§ MR. NORRIS (Tower Hamlets, Limehouse)
I beg to ask the Secretary of State for the Home Department whether he can define the law as relating to pickets in trade disputes between employers and employed; if men subjected to intimidation, inquiry, or demand, either within or without the dock gates, or other places, as to whether they belong-to Unions or not, and refusing to be interrogated, will receive the protection of the police; if the apparent unsatisfactory state of the law relating to combinations, Trade Societies, and Unions, is receiving the attention of the Government with reference to the rights of free labour, so as to ensure and safeguard such legitimate rights; and whether it is proposed to legislate on the matter during the present Session?
§ MR. C. GRAHAM
May I ask whether such an unsatisfactory state of the law as is alleged in the second paragraph of the question really exists?
§ THE SECRETARY OF STATE FOR THE HOME DEPARTMENT (Mr. MATTHEWS, Birmingham, E.)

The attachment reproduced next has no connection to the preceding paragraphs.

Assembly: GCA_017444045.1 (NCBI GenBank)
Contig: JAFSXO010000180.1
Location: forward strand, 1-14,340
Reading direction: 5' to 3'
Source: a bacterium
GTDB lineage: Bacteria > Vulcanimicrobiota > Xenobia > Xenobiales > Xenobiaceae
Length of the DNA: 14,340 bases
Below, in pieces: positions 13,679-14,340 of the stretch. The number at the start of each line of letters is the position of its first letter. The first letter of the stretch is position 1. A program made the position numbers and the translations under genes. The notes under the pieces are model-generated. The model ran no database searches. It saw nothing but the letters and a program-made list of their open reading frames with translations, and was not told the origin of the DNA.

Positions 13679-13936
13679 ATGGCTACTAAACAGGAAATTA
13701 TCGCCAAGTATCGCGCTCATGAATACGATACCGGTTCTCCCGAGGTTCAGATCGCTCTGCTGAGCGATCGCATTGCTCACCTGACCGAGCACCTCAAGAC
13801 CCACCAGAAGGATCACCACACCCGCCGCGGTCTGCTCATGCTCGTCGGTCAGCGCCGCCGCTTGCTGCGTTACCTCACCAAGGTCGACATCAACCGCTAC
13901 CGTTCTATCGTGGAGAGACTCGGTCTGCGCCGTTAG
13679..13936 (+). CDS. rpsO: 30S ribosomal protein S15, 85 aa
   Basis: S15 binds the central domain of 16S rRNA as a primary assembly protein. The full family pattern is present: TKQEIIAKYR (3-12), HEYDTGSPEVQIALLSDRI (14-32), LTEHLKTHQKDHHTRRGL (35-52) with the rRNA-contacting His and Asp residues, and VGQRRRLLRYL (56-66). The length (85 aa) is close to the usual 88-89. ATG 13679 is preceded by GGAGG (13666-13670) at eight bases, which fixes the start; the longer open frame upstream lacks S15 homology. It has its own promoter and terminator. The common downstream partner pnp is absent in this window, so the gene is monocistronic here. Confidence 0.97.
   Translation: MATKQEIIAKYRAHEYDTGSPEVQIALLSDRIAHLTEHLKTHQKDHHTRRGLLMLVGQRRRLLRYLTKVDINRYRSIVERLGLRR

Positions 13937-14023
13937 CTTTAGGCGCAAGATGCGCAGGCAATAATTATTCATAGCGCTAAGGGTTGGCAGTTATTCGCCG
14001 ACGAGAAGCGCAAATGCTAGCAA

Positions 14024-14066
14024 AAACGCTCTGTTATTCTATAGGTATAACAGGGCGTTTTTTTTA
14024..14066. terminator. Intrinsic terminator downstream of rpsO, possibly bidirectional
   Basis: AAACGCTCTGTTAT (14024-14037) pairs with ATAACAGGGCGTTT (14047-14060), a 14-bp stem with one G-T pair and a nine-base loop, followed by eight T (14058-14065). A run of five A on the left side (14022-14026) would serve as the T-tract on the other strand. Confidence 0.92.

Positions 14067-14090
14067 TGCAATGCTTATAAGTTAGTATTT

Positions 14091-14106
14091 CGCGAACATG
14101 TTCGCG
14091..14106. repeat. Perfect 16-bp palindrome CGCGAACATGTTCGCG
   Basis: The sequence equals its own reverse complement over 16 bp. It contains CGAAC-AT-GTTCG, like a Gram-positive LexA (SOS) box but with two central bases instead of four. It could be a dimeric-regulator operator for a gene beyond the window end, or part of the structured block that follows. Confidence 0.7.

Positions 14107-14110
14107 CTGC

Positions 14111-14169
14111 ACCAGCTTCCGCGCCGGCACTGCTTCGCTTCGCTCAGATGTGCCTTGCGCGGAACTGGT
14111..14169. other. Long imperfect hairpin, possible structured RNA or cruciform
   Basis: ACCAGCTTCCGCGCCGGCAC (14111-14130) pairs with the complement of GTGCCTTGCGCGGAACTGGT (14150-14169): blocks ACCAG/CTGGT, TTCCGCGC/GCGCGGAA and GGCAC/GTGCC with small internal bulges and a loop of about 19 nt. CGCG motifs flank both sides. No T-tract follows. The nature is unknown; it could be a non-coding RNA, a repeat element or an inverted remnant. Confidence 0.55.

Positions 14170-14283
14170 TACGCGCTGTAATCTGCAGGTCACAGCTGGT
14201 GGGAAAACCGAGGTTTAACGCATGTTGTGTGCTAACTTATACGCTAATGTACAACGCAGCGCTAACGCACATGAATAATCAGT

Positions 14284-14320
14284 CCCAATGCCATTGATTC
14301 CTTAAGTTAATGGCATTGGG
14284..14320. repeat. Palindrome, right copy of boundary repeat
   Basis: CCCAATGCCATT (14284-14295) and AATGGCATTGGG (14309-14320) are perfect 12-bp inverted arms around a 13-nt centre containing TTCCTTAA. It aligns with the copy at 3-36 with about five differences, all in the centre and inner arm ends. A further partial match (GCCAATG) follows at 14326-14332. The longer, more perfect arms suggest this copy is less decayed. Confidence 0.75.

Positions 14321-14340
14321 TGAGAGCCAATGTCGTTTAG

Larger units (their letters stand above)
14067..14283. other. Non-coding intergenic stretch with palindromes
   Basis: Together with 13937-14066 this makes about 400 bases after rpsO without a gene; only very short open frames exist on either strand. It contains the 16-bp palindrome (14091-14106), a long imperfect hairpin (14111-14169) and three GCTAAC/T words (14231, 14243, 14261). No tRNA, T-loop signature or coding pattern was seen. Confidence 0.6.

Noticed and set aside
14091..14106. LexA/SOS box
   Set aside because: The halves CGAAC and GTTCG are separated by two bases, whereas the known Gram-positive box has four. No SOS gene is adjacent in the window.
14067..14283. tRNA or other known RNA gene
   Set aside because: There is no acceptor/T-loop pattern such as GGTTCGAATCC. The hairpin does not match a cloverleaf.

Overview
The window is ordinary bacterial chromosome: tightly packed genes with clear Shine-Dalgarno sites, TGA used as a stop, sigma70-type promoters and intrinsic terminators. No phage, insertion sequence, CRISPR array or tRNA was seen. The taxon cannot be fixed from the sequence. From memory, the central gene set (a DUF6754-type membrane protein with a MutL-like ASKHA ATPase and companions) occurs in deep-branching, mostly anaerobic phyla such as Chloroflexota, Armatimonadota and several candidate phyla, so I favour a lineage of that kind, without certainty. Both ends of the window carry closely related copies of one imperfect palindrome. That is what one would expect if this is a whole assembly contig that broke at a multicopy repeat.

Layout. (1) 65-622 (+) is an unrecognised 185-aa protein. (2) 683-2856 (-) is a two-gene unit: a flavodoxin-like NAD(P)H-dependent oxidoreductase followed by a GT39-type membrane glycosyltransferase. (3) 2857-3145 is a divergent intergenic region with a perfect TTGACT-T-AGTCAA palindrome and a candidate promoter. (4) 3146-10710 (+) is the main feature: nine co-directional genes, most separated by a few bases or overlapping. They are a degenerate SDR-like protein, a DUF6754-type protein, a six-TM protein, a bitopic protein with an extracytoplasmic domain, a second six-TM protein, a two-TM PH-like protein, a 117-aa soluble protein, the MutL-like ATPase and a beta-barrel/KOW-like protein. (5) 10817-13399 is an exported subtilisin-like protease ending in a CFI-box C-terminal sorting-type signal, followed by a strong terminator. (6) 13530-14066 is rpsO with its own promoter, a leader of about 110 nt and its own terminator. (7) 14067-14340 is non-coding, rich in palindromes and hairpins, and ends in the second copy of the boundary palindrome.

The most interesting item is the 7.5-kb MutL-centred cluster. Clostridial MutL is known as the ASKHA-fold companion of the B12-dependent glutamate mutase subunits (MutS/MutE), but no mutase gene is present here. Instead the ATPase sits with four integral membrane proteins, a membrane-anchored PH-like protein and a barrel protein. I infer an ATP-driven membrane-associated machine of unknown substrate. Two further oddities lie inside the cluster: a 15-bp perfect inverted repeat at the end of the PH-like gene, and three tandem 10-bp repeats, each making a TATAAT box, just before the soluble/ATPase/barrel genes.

I cannot define the law relating to pickets otherwise than by referring my hon. Friend to the third and seventh sections of the Conspiracy and Protection of Property Act, 1875. The police are instructed to give protection to all persons against violence, intimidation, and the other forms of coercion and annoyance which are made punishable offences by Statute, or are punishable by law. The state of the law on the subject referred to has received, and is receiving, the careful attention of the Government. It has not yet been made apparent by judicial decision or otherwise that the Statute and Common Law taken together are insufficient to insure and safeguard the legitimate rights of free labour. Until it has been 1505 shown that the law falls short of what is necessary for that purpose the Government think it is premature to consider fresh legislation.
§ MR. J. ROWLANDS (Finsbury, E.)
Has the right hon. Gentleman received information which leads him to the conclusion that the authorities have not yet power enough for dealing with the whole questions arising out of the dock strike?
§ MR. MATTHEWS
During the dock strike complaints were received from persons who stated that they had been intimidated.
§ MR. J. ROWLANDS
Is there not sufficient power under the existing law to deal with undue intimidation?